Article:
The Absolutely True Diary of a Part-Time Indian: Book challenges, trusting the young, and the reductiveness of “vulgarity”

Being a completely and entirely subjective reaction.

I was already familiar with Sherman Alexie before I started reading The Absolutely True Diary of a Part-Time Indian. This was primarily from trawling around the North American YA blogosphere where, for obvious reasons, they’re a little defensive of the genre (I am behind them 100% in this regard). So when a click-bait-y article entitled “Darkness Too Visible,” with the unfortunately subheading “Contemporary fiction for teens is rife with explicit abuse, violence and depravity. Why is this considered a good idea?” appeared in the Wall Street Journal, it was naturally met with a whole lot of irritation by those who were familiar with YA canon. Sherman Alexie’s reply, “Why the Best Kids Books are Written in Blood,” appeared in the same publication and it’s absolutely worth reading, not just as a response, but on its own merits. Alexie ended his piece with a reflection on his own work:

…I write books for teenagers because I vividly remember what it felt like to be a teen facing everyday and epic dangers. I don’t write to protect them. It’s far too late for that. I write to give them weapons–in the form of words and ideas-that will help them fight their monsters. I write in blood because I remember what it felt like to bleed.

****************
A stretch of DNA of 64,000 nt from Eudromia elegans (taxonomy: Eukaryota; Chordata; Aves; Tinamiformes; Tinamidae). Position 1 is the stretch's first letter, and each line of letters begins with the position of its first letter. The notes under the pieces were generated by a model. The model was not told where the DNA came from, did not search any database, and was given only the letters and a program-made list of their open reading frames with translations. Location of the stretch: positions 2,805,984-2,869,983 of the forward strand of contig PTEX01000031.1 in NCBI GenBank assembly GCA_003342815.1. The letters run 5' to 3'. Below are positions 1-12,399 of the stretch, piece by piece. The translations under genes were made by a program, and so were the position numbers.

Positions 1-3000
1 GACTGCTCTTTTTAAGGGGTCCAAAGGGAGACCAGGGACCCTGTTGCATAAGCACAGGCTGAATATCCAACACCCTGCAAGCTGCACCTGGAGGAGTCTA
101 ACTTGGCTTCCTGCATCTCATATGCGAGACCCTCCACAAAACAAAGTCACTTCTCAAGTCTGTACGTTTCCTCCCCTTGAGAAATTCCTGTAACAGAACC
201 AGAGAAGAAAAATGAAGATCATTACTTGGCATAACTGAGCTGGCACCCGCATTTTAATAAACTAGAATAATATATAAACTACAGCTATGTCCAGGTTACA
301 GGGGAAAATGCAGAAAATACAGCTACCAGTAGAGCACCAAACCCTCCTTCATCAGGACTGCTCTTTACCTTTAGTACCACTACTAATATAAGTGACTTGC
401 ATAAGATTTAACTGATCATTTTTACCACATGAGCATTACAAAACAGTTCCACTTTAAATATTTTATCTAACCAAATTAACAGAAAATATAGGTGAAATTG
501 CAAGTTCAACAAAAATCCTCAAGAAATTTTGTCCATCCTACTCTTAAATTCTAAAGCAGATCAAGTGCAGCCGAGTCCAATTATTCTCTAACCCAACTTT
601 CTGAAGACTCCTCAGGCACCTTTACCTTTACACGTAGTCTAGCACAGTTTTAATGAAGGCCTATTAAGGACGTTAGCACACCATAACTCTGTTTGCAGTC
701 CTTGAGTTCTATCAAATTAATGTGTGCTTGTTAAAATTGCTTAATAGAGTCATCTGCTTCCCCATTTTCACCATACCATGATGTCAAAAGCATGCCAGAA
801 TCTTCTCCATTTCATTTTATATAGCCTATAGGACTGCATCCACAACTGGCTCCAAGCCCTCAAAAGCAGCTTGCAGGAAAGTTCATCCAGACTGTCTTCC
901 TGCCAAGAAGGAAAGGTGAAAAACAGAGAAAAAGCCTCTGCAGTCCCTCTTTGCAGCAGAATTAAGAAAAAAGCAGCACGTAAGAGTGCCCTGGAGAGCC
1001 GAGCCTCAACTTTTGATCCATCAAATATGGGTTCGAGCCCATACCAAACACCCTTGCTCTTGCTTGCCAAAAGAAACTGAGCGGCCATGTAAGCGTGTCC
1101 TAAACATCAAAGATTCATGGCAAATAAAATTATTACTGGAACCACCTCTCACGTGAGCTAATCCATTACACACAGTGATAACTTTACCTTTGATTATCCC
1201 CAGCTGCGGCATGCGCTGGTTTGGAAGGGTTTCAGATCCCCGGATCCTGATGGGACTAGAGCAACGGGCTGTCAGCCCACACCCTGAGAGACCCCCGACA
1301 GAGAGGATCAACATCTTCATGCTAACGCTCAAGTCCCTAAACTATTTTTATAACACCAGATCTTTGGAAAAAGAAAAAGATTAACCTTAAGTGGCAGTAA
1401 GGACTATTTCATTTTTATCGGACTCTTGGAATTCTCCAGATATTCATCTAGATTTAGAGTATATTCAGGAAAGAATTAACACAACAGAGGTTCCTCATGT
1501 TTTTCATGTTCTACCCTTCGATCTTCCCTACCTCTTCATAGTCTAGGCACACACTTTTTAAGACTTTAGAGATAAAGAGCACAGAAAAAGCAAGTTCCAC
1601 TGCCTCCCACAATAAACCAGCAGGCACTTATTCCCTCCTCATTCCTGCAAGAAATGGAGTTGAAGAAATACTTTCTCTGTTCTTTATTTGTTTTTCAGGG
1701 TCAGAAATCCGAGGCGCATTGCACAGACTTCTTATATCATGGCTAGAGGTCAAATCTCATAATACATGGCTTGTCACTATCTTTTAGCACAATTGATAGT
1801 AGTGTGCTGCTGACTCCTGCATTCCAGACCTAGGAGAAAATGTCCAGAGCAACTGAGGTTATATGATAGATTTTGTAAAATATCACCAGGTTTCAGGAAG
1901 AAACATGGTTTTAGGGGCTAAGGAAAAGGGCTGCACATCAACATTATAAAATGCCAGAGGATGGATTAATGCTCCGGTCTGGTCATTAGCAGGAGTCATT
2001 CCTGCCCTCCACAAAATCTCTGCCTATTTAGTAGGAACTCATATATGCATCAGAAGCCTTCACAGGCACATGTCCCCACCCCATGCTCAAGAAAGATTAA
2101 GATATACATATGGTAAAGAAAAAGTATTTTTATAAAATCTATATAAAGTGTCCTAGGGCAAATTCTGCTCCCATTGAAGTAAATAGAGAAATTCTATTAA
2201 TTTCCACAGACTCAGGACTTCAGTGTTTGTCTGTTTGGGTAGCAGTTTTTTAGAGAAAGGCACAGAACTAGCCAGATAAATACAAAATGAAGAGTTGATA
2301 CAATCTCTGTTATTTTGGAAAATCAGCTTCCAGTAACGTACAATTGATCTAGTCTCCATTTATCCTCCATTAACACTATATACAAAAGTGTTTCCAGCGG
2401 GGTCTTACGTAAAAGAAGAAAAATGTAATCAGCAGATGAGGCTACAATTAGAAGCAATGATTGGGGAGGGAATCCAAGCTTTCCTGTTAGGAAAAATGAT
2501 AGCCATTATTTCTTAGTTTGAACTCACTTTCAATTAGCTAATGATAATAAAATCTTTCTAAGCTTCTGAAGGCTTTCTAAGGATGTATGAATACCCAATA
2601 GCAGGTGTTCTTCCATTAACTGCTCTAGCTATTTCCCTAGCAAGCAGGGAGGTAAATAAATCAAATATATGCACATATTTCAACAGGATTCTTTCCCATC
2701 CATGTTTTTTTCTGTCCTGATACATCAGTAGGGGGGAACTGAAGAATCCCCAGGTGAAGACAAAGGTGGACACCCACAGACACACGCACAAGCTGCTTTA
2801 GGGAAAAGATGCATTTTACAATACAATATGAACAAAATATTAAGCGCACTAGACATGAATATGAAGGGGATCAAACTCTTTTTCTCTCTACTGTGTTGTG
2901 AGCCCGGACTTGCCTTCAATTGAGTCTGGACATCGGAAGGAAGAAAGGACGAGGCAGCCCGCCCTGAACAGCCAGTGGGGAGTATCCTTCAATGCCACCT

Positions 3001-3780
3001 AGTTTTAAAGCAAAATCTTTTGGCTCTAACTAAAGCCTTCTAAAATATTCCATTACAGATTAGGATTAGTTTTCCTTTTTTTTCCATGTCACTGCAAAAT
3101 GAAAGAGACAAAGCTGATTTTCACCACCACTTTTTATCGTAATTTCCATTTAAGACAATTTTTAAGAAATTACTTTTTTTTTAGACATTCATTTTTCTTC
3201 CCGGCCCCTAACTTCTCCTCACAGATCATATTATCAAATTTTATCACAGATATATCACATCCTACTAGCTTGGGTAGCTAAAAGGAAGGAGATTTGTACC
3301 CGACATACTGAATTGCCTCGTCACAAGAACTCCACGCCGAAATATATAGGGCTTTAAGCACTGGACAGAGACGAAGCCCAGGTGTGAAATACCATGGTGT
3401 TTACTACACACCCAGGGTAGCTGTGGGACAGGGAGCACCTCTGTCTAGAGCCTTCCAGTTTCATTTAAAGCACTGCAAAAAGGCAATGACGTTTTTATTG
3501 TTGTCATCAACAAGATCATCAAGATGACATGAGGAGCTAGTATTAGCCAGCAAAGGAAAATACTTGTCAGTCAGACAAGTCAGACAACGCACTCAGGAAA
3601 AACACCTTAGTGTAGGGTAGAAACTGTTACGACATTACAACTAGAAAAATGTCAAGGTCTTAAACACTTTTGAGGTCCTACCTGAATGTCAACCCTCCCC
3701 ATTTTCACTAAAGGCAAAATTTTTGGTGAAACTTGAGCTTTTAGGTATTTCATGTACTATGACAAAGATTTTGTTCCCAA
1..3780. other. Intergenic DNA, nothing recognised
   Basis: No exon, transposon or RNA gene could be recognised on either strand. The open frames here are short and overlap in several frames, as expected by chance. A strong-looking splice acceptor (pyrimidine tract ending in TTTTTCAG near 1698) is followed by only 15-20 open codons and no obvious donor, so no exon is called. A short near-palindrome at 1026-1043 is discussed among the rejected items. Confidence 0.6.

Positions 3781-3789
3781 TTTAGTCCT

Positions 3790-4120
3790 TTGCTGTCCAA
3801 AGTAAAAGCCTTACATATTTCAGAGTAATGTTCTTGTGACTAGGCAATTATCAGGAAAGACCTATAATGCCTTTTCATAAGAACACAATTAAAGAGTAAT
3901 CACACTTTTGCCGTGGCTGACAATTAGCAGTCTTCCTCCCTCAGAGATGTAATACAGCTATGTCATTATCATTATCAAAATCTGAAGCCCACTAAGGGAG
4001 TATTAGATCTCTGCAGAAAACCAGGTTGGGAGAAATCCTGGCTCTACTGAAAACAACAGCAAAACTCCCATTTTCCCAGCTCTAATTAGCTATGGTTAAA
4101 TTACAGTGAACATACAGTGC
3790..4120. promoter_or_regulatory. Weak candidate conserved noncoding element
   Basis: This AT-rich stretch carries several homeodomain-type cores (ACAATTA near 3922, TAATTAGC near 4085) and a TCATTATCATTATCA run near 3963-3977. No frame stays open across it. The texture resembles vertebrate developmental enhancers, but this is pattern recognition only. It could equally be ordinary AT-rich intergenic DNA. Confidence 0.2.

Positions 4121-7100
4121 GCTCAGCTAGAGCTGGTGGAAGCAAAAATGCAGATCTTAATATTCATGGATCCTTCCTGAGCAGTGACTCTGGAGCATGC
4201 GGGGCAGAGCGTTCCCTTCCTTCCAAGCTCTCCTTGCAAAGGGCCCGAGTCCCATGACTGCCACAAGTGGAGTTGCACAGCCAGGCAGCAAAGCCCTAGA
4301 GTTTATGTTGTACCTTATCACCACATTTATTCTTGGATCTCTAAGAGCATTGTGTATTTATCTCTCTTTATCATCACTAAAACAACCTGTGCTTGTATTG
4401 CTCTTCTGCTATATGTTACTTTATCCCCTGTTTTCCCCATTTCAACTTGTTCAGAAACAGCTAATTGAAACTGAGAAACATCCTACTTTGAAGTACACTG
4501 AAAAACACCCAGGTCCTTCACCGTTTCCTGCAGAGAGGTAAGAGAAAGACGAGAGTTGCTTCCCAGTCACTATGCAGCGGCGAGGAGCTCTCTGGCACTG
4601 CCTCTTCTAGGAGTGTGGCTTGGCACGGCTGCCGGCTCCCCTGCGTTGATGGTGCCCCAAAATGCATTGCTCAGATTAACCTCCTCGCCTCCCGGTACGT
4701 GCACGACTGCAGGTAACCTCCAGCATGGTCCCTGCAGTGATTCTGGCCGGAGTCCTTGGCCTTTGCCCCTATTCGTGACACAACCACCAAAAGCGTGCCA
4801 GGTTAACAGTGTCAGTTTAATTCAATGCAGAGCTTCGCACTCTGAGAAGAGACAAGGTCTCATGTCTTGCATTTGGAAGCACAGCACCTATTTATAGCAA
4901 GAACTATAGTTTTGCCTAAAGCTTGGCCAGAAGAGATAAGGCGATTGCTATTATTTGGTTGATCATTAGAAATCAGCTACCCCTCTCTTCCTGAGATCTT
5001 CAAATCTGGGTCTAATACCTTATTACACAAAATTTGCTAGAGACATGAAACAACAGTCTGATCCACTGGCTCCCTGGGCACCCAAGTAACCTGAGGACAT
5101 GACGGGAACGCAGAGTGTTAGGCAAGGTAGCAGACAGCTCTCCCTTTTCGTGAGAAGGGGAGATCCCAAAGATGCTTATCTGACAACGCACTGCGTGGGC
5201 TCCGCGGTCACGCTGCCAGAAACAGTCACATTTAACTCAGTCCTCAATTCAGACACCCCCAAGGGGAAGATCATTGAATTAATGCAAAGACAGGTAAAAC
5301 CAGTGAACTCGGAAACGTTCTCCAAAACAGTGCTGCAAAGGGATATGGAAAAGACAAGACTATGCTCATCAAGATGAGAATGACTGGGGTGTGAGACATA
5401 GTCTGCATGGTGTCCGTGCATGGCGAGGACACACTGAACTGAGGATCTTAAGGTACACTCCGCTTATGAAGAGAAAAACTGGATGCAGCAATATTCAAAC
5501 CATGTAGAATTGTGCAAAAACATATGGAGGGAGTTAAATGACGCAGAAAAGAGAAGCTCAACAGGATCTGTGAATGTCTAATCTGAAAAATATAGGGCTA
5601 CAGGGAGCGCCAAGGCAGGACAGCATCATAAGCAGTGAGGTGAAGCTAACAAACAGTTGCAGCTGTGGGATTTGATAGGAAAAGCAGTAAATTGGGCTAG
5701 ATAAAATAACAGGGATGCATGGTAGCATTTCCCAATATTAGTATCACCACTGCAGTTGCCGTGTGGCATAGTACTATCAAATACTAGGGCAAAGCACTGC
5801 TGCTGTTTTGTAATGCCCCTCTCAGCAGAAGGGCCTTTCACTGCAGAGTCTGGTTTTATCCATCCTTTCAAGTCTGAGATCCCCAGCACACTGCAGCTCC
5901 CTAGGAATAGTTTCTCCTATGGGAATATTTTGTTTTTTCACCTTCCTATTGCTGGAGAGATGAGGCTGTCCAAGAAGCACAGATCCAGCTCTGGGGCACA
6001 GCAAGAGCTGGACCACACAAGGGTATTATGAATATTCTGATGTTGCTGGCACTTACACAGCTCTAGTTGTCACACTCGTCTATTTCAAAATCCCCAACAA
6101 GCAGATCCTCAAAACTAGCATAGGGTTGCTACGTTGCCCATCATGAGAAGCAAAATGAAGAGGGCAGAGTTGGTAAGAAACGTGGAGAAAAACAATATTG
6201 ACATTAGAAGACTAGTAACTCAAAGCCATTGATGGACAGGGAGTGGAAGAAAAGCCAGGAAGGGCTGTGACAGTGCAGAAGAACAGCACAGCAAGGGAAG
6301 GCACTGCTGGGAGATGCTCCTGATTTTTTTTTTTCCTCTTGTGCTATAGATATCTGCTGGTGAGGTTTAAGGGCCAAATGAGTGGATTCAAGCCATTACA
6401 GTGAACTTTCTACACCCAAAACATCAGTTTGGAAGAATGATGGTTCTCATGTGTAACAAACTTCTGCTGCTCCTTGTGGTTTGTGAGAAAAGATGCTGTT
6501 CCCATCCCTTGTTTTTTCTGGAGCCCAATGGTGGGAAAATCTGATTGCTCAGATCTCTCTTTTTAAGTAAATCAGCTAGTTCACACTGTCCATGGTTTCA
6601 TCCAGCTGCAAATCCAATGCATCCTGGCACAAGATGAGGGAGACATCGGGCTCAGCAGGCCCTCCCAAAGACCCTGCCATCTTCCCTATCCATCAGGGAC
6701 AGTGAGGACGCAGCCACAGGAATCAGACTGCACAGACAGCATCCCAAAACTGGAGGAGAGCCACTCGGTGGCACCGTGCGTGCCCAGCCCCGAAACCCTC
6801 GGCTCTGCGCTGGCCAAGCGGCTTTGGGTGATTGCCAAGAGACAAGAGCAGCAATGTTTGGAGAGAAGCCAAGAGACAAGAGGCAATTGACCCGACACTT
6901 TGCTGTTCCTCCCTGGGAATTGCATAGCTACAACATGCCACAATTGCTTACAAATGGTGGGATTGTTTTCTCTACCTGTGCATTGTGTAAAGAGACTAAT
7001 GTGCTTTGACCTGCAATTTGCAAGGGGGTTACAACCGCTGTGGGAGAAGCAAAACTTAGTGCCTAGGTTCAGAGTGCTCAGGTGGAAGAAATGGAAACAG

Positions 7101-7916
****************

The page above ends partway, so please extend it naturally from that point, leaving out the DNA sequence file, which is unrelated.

That’s what I was thinking of when I read The Absolutely True Diary of a Part-Time Indian. I’m lucky in that I don’t need the weapons that Alexie provides with The Absolutely True Diary, but I can see their value clearly. Junior is a individual in seriously rough circumstances and True Diary one of the many narratives that needs and deserves more public visibility. The book is, in a manner, about ‘issues’—racism and white supremacy, poverty, disability, alcoholism, bullying, and many more—but more importantly it’s about resilience and it’s about Junior, who’s a likable character with a warm and darkly funny narrative style and you’re rooting for him all the way. I enjoyed it immensely, but I was troubled by the extent of the challenges it has faced when it’s used in classrooms or available in school libraries, and the incredibly reductive nature of the complaints.

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While there are many issues on which I can see the logic of another’s view and while I understand that, on a fundamental level, it’s an impulse to protect children that underlies challenges like these, there are two things that, for me, make our viewpoints ultimately irreconcilable. The first of these is that I don’t really think that these challengers are giving young people enough credit. Obviously material for 18-year-olds won’t be appropriate for 6-year-olds, but kids and teens are pretty good at engaging with complicated texts; and if they aren’t, well, many of the True Diary bans have been happening in classrooms, which really should be the ideal place to develop those skills.